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BY BOB FRANKEN
There are two ways of looking at this: Donald Trump’s astonishing victory was a devastating repudiation of the status quo, an angry demand for change in a system that average Americans fervently believe is “rigged” in favor of the wealthy and corrupt establishment. But Trump’s strength came primarily from the resentment of white American men, less-educated ones. So, the other way of looking at the startling result is that it was an acceptance of bigotry, misogyny, religious intolerance and the leadership of a cruel man who has conducted his business in shady ways. He certainly was uncharacteristically gracious in victory: “Now it’s time for America to bind the wounds of division,” he declared. “It is time for us to come together as one united people. It’s time.”
The only thing is, he and his campaign magnified the gaping wound of division. It worked.
Perhaps it wouldn’t have had he run against a different opponent. But Hillary Clinton was uninspiring, even though she represented history in the making. She was done in by the distrust of so many in the nation, who were worn down by the perception that she was truthful only when it suited her purposes. They were turned off by her obsessive demand for privacy, even secrecy. She was never able to sell herself as genuine, even with a massive campaign operation awash in money from the same contributors who had financed her six-figure paid speeches that constructed a Clinton family fortune. She never was able to get past the whiff of scandal that has fairly or unfairly followed the Clintons since forever.
So now it turns out that the nation has chosen as president of the United States the man who simply won the battle of the undesirables. The race has been like an earthquake that has left our foundations in rubble. The aftershocks are just beginning. Financial markets tanked. They hate uncertainty, and the future is uncertain.
The best hope for the U.S. is that Donald Trump, as he takes office and is forced to recognize its awesome power, will modify his approach to issues, and more importantly, will rely on aides who understand how government and geopolitics work -- and even more importantly, will somehow be able to rein in his vindictiveness. In his all-powerful position, hair-trigger impulses can mean calamity on a worldwide scale. Terrorists are not intimidated by the threats of a blowhard. Adversaries like Russia and Iran are certain to exploit Trump’s naivete -- certainly his bud Vladimir Putin will.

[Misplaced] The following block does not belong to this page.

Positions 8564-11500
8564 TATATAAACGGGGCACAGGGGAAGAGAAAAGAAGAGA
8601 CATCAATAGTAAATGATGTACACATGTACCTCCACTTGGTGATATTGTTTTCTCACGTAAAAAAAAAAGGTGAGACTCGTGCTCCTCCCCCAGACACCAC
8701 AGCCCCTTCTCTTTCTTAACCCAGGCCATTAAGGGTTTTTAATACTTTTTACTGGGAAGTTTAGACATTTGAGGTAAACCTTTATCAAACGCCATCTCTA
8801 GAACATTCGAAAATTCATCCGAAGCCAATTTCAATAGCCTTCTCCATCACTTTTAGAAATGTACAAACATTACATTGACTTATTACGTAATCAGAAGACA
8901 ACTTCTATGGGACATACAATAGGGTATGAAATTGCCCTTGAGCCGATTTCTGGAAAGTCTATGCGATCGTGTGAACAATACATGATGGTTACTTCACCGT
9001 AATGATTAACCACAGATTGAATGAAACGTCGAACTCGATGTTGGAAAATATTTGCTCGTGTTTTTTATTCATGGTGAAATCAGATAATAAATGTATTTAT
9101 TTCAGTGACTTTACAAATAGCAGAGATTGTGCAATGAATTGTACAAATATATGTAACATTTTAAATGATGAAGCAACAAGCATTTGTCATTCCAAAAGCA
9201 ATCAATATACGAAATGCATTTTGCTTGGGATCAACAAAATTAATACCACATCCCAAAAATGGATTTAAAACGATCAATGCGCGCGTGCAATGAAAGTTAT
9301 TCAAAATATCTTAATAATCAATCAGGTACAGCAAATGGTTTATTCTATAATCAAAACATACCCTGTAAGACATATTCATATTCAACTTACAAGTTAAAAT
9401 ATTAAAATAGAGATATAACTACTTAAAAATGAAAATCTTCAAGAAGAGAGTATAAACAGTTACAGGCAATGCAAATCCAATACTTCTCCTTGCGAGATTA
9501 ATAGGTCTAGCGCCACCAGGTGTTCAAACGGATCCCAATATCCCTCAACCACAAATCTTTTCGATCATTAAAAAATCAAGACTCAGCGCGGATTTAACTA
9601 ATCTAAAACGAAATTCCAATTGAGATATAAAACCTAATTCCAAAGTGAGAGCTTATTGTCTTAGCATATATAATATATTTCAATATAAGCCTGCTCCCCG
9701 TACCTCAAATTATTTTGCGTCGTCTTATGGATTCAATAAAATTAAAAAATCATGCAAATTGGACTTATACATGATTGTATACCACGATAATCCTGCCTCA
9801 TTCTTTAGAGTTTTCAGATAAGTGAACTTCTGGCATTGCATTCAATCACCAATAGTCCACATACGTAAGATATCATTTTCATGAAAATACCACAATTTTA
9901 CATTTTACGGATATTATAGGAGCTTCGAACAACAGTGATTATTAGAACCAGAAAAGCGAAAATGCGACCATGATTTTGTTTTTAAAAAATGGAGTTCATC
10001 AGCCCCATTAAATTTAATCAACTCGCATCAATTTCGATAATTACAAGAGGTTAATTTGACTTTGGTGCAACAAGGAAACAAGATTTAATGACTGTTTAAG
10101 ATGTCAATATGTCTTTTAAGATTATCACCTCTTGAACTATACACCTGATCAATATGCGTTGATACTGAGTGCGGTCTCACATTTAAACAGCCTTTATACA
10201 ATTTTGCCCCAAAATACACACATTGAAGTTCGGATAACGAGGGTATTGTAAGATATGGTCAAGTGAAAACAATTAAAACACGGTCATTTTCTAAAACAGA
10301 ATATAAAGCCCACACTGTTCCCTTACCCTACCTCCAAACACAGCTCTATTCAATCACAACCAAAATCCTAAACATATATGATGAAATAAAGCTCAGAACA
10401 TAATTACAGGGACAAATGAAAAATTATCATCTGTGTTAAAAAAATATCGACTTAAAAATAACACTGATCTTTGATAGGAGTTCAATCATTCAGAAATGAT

Meanwhile on the home front, his passionate supporters elected him to change everything, to restore hope for those who feel left behind, whose downward mobility is a threat to their survival. That explains his appeal to the working-class white guys who are scared that they’re obsolete. They feel like they are stuck and are looking to Donald Trump to unstick them. “Make America Great Again” was a slogan that resonates with them. Not only that, but he has a full Congress of his own party. The question is, How will he/they turn back the clock? As he takes care of his white constituents, does he reverse the hard-fought progress of everyone else? Will his agenda be that of his alt-right patrons? That won’t be all right with those who are the objects of his scorn -- the African-Americans, the Latinos, the Muslims, all the others. How long will they tolerate losing what they achieved at such cost?
Now that Trump has won by attracting those who didn’t care how offensive he was and simply wanted to blow up the system, will he blow up everything? This campaign and Donald Trump’s election leave a nation that is bitterly divided. The question is whether it is hopelessly divided. The problem with democracy is that the voters must live with the consequences of their choices.
© 2016 Bob Franken
Distributed by King Features Syndicate, Inc.